Executive Sessions and the Right to Inspect
A federal credit union (FCU) member has a right to inspect the books and records of a FCU so long as the member has a “proper purpose for obtaining the records.” While Article XVI, Section 6 of the NCUA Model Bylaws establishes a member’s right to inspect the books and records, the right to do so may create a curious question as whether this applies to all board meetings, including less formal meetings such as executive sessions, and how this requirement may create confidentiality and privacy issues relating to the potential disclosure of board member discussions. This blog will discuss these two issues in the context of executive sessions. For housekeeping, NCUA Legal Opinion Letter 06-1134 treats executive sessions as a board meeting where only directors are present.
The Keeping of Minutes During Executive Sessions
In a 2007 rule, NCUA created requirements regarding members’ inspection of FCU records to create uniform standards for all FCUs. According to section 701.3(a)(2), a group of members upon petition have the right to the “minutes of the proceedings of the credit union’s members, board of directors, and committees of directors.” The Final Rule promulgating a member’s right to inspect the credit union books, records, and minutes makes no distinction between “minutes of regular meetings of the board of directors and other types of meetings, such as so-called ‘confidential’ or ‘executive’ meetings.” This is reaffirmed in NCUA Legal Opinion Letter 06-1134, where the letter maintains “[a]n FCU must make minutes of all meetings of its board of directors available to NCUA examiners upon request.” The credit union in the same letter attempts to make a distinction between board of director meetings where the FCU officers do not attend from the meetings where the officers do attend, calling the former “executive session meetings.” NCUA does not agree with this distinction, reiterating the Federal Credit Union Act requires a FCU to take minutes at all board meetings and provide the minutes to examiners.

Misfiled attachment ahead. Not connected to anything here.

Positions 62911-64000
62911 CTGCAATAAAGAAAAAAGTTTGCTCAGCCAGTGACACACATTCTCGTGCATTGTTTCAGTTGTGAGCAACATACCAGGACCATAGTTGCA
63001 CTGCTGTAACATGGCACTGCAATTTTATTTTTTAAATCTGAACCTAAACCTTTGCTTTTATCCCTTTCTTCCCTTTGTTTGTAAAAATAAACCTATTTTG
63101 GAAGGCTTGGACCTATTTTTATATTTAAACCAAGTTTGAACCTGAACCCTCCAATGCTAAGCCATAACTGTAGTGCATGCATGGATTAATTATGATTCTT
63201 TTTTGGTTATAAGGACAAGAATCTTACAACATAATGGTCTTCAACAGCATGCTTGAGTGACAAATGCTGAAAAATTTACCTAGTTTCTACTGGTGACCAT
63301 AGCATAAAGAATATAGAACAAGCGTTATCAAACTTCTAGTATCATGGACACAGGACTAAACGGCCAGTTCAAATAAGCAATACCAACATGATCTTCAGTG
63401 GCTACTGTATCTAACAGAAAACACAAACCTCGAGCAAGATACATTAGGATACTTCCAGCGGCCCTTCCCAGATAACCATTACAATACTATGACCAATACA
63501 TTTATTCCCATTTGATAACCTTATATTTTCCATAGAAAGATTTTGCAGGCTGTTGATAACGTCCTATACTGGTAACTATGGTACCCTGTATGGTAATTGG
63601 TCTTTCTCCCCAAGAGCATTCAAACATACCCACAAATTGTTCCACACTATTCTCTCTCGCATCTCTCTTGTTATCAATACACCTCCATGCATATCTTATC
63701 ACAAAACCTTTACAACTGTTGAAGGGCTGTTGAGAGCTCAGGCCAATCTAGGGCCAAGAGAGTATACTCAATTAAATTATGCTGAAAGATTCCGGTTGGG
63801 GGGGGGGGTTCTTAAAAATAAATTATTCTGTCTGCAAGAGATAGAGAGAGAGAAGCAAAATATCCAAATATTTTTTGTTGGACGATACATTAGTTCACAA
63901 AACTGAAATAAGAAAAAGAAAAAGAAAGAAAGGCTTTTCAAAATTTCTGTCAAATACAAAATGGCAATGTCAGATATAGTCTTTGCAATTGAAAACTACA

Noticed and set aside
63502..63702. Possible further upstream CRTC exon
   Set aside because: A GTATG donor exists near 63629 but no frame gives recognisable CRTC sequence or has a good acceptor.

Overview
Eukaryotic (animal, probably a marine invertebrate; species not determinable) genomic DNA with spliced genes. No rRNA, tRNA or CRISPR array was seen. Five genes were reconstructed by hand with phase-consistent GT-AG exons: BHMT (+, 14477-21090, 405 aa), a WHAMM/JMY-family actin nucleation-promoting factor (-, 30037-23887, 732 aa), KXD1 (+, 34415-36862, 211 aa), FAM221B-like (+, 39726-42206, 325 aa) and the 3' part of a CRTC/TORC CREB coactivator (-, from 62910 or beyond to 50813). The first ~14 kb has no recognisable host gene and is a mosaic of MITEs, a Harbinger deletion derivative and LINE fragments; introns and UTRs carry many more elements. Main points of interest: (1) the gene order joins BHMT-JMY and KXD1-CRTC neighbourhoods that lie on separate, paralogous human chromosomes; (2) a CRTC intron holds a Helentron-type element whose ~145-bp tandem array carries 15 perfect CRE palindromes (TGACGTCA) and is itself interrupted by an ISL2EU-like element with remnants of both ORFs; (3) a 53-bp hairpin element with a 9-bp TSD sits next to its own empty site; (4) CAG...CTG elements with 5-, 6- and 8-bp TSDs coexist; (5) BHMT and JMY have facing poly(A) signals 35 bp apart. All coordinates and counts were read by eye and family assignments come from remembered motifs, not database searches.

Although NCUA does not explicitly state executive sessions are included, the language may otherwise strongly suggest this because (A) the Federal Credit Union Act does require minutes at all meetings; and (B) the final rule requires a board to provide the minutes of board proceedings upon petition to members, making no distinction among the types of board proceeding minutes—regular, confidential, or executive—a member may request through a petition.
A tangential issue to this discussion is whether a FCU’s supervisory committee may have access to the executive session minutes or attend an executive session. In NCUA Legal Opinion Letter 93-0222, the question of whether supervisory committee members may be excluded from these executive sessions meetings is discussed. The letter notes that the board is encouraged to permit supervisory committee members to attend its meetings, but the board “may exclude from its meetings anyone who has not been duly elected to the board.” The letter mentions that open conversations may be stifled by the presence of others, recognizing that a board may have a privacy interest in holding closed-door meetings. Thus, the NCUA has stated that a board is not required to permit supervisory committee members to attend its meetings. On the other hand, NCUA noted that if members of the supervisory committee are not permitted to attend meetings, then the board should provide them with minutes of the board meetings so the supervisory committee can adequately discharge their oversight duty. The letter notes that keeping meeting minutes is, again, a requirement of the Federal Credit Union Act. An FCU has to provide minutes of executive sessions to members upon petition, examiners, and the supervisory committee.